Servo control

From Wikipedia, the free encyclopedia
Jump to navigation Jump to search
Servo and receiver connections
Sinais controle servomotor.JPG

Servo control is achieved by sending a servo a PWM (pulse-width modulation) signal, a series of repeating pulses of variable width where either the width of the pulse (most common modern hobby servos) or the duty cycle of a pulse train (less common today) determines the position to be achieved by the servo. The PWM signal might come from a radio control receiver to the servo or from common microcontrollers such as the Arduino.

Small hobby servos (often called radio control, or RC servos) are connected through a standard three-wire connection: two wires for a DC power supply and one for control, carrying the control pulses.

The parameters for the pulses are the minimal pulse width, the maximal pulse width, and the repetition rate. Given the rotation constraints of the servo, neutral is defined to be the center of rotation. Different servos will have different constraints on their rotation, but the neutral position is always around 1.5 milliseconds (ms) pulse width.

Pulse duration[edit]

ServoPwm.png

In modern RC servos the angle of mechanical rotation is determined by the width of an electrical pulse that is applied to the control wire. This is a form of pulse-width modulation. The typical RC servo expects to see a pulse every 20 ms, however this can vary within a wide range that differs from servo to servo. The width of the pulse will determine how far the motor turns. For example, in many RC servos a 1.5 ms pulse will make the motor turn to the 90° position (neutral position). The low time (and the total period) can vary over a wide range, and vary from one pulse to the next, without any effect on the position of the servo motor.

Modern RC servo position is not defined by the PWM duty cycle (i.e., ON vs OFF time) but only by the width of the pulse. (This is different from the PWM used, for example, in some DC motor speed control). Most RC servos move to the same position when they receive a 1.5 ms pulse every 6 ms (a duty cycle of 25%) as when they receive a 1.5 ms pulse every 25 ms (a duty cycle of 6%) – in both cases, they turn to the central position (neutral position). With many RC servos, as long as the refresh rate (how many times per second the pulse is sent, aka the pulse repetition rate) is in a range of 40 Hz to 200 Hz, the exact value of the refresh rate is irrelevant.[1][2][3][4][5][6][7][8][9]

The period of 20 ms (50 Hz) comes from the days where the signal was encoded in PPM (pulse-position modulation) format to be sent over the air.[10] The PPM period was around 22.5 ms, and the conversion to PWM was trivial: the time of the PWM high state was the time position of the PPM pulse for that servo.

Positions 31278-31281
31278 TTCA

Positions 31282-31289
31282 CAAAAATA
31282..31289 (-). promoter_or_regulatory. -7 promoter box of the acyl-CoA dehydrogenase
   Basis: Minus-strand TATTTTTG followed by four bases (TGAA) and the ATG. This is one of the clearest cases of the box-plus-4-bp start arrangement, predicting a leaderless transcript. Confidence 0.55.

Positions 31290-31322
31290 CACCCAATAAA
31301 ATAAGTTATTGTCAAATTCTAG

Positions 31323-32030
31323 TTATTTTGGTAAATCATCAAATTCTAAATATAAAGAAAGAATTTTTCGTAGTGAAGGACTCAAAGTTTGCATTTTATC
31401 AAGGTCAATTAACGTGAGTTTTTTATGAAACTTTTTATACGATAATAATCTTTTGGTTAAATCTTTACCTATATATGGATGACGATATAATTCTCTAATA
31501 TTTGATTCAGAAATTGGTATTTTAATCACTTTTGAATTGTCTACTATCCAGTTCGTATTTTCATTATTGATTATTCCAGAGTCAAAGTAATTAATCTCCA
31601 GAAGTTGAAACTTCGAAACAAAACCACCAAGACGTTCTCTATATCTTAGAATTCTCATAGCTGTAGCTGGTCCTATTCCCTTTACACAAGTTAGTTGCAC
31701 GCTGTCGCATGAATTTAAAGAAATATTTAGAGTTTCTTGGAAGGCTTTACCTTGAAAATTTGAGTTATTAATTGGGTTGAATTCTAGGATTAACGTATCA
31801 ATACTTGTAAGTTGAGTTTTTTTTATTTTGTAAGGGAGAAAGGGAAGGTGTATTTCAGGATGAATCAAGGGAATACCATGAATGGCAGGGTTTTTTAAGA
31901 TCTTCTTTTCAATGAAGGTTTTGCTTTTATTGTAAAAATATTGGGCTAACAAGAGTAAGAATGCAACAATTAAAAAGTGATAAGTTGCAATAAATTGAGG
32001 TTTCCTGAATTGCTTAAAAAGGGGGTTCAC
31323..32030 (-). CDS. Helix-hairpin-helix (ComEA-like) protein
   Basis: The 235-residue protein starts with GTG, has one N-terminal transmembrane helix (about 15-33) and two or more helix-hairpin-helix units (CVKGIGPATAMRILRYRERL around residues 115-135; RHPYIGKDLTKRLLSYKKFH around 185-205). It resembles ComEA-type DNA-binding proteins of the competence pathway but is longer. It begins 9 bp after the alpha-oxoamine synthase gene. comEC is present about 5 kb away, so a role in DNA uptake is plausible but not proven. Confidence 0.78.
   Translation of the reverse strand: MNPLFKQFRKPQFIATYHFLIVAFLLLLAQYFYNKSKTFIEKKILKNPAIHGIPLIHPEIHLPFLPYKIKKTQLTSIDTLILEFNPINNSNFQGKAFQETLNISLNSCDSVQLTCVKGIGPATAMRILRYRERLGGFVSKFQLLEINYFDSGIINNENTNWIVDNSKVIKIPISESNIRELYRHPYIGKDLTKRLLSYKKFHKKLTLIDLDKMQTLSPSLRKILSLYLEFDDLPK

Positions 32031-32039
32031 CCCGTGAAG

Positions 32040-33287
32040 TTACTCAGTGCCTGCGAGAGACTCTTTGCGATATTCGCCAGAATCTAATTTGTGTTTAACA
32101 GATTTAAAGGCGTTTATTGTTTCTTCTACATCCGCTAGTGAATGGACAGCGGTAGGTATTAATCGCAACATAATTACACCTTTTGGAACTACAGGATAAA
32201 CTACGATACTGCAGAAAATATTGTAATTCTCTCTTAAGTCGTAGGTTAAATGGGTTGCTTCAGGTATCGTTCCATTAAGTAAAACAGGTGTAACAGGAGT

Most RC receivers send pulses to the RC servo at some constant frame rate, changing only the high time. However, it is possible to command an RC servo to move over its entire range with a function generator set to a constant 10% duty cycle by changing only the frequency (frame rate).[11]

Force[edit]

When these servos are commanded to move, they will move to the position and hold that position. If an external force pushes against the servo while the servo is holding a position, the servo will resist from moving out of that position. The maximal amount of force the servo can exert is the torque rating of the servo. Servos will only hold their position for their timeout duration, though; the position pulse must be repeated, usually within 20ms, to instruct the servo to stay in position.

Variations[edit]

When a pulse is sent to a servo that is less than 1.5 ms, the servo rotates to a position and holds its output shaft some number of degrees counterclockwise from the neutral point. When the pulse is wider than 1.5 ms the opposite occurs. The minimal and maximal widths of pulse that will command the servo to turn to a valid position are functions of each servo. Different brands, and even different servos of the same brand, will have different maxima and minima. Generally, the minimal pulse will be about 1 ms wide, and the maximal pulse will be 2 ms wide.

See also[edit]

References[edit]

  1. ^ Ron Lund. "Servo Frequency and Center Pulse Width Information" Archived 2013-01-19 at the Wayback Machine..
  2. ^ Bob Blick. "Servo pulse to PWM converter" "The rate at which pulses are sent to the servo is relatively unimportant".
  3. ^ Society of Robots: Servos.
  4. ^ Pololu. "Servo control interface in detail" "servo control signals... the frequency of the pulse train does not affect the servo position if the pulse width stays the same".
  5. ^ "Introduction to Servomotor Programming"
  6. ^ "Understanding PWM".
  7. ^ "servos".
  8. ^ 4QD-TEC. "Pulse Width Position Servo".
  9. ^ "Servo Control".
  10. ^ serge.laforest.free.fr.
  11. ^ "Driving the Servo Motor".

External links[edit]